Saturday, February 8, 2014
S America/Antarctica - 12/29/2013 - Antarctic Sound - King George Island
Sorry about the time gaps between posts. We took a ton of photos that had to be sorted through and run through Photo Shop before posting.
We are finally in Antarctica and it is amazing. Even though it has snow, ice, mountains, and glaciers, it still looks like no other place on earth. We had the same feelings about Alaska when we visited there. Part of the difference is most likely mental since you know that you at one of the most remote parts of the world and you know that not many people have ever been here before you. You also know that besides for a few scientific stations, you and your fellow passengers are more alone than at any time in your lives. As you look out onto the mountains and glaciers, especially when away from the scientific stations, you know that it is very unlikely that any other human has ever set foot on the land you are viewing.
We arrived early in the morning at King George Island and will spend several hours cruising slowly into the coves to see the glaciers, penguins and whales. Due to the large number of photos taken, I plan to break this day into two posts....morning and afternoon.
This map shows where we cruised while in Antarctica. Near the top, you can see the notation "From: Stanley...". This is where the map starts at King George Island. We then jump in and out of several bays on the island and finally end the day at Deception Island. This post will cover the first half of today's cruising.
There will be many photos of King George Island and the bays all have names, but I confess that I can not tell you exactly where we are in each photo. I really don't think it matters since the scenery is the important part of the post.
It was about 20 degrees in the morning so we were bundled up well for the day. We will spend most of the day out on the deck viewing the beauty of Antarctica. The entire time we were in Antarctica, it was colder in Kansas City than it was here. Late December is mid summer for Antarctica.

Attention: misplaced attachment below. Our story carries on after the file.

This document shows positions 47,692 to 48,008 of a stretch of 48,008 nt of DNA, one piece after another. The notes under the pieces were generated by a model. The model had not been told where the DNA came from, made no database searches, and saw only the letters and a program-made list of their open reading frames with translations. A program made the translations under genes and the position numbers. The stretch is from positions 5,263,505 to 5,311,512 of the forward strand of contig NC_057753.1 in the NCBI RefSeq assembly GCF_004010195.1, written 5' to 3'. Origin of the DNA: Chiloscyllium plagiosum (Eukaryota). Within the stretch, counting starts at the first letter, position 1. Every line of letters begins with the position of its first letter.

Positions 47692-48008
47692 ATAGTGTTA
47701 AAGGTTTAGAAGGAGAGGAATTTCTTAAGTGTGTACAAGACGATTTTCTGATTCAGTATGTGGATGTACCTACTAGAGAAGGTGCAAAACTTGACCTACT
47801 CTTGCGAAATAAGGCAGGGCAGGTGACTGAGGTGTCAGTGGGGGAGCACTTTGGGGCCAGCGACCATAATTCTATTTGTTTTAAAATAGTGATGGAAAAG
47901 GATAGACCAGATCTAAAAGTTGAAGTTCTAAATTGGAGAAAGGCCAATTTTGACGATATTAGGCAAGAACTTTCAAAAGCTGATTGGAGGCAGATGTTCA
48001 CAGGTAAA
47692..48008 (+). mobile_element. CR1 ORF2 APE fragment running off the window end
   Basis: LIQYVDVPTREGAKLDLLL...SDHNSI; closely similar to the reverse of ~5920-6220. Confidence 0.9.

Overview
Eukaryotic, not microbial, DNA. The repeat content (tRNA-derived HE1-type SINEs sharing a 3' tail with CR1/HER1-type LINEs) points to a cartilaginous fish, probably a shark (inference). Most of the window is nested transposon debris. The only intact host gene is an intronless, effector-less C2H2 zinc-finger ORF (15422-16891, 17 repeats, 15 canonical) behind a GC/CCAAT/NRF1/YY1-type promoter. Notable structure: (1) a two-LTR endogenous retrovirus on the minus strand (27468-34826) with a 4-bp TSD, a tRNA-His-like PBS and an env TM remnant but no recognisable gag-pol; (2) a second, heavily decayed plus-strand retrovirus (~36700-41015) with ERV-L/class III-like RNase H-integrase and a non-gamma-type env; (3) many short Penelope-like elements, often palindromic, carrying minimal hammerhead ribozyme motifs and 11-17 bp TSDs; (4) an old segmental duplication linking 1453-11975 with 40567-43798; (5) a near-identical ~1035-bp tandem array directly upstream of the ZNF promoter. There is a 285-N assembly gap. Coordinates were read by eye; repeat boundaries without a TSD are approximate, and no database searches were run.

We saw quite a few whales as we cruised. The Naturalists on board were giving us running commentary over the ship's PA system. They helped locate the whales, birds, and penguins so we could take photos. There were 75 whales spotted in the morning today. We never saw one breach (jump out of the water) but there were lots of mothers with calves spouting as they swam. Most of the whales were Humpbacks.
Sea birds were constant companions as we cruised. Except for nesting, these birds live their entire lives at sea. By soaring on the air currents, they travel without expending much energy....about the same amount as sitting on the nest.
The blue color to the glacial ices is the result of the high compression that the snow undergoes through thousands of years. The trapped air bubbles in the ice are compressed until they can't be seen and the ice starts to look more like the highly dense water of the ocean, which is also blue.
The ships railing were loaded with photographers and sight seeing all day.
Sigrid is taking a photo of me on the lower deck at the same time I am photoing her. See the next photo.
You can see penguins riding this iceberg....a very common sight.
These are Chinstrap Penguins swimming near the ship. It is really hard photoing these little guys because they are only out of the water for a fraction of a second as the swim like a porpoise.
We cruised by several scientific stations this day. This one is a Polish station. Many of the stations are occupied year around. They receive fuel oil, food, and other supplies during the summer months and often not more then once or twice each year. Small stations like this have to be reached by ship. The American Palmer Station has a runway for air cargo.
Scientists travel by small boat to local sites when the weather is acceptable.
This is an Argentinian research station.
Note the crosses on the hill. There was a fire at this station a few years ago and the crosses are memorials for those who were killed in the fire.
Our ship was able to get very close to shore in spots. The ship's draft is 24 feet which is fairly shallow for a large ship.
Slush floating on the water.
I like to catch a piece of the ship in some of the photos just to remind the viewers that we are on board and not on land.
The next post will pick up from here as we continue towards Deception Island.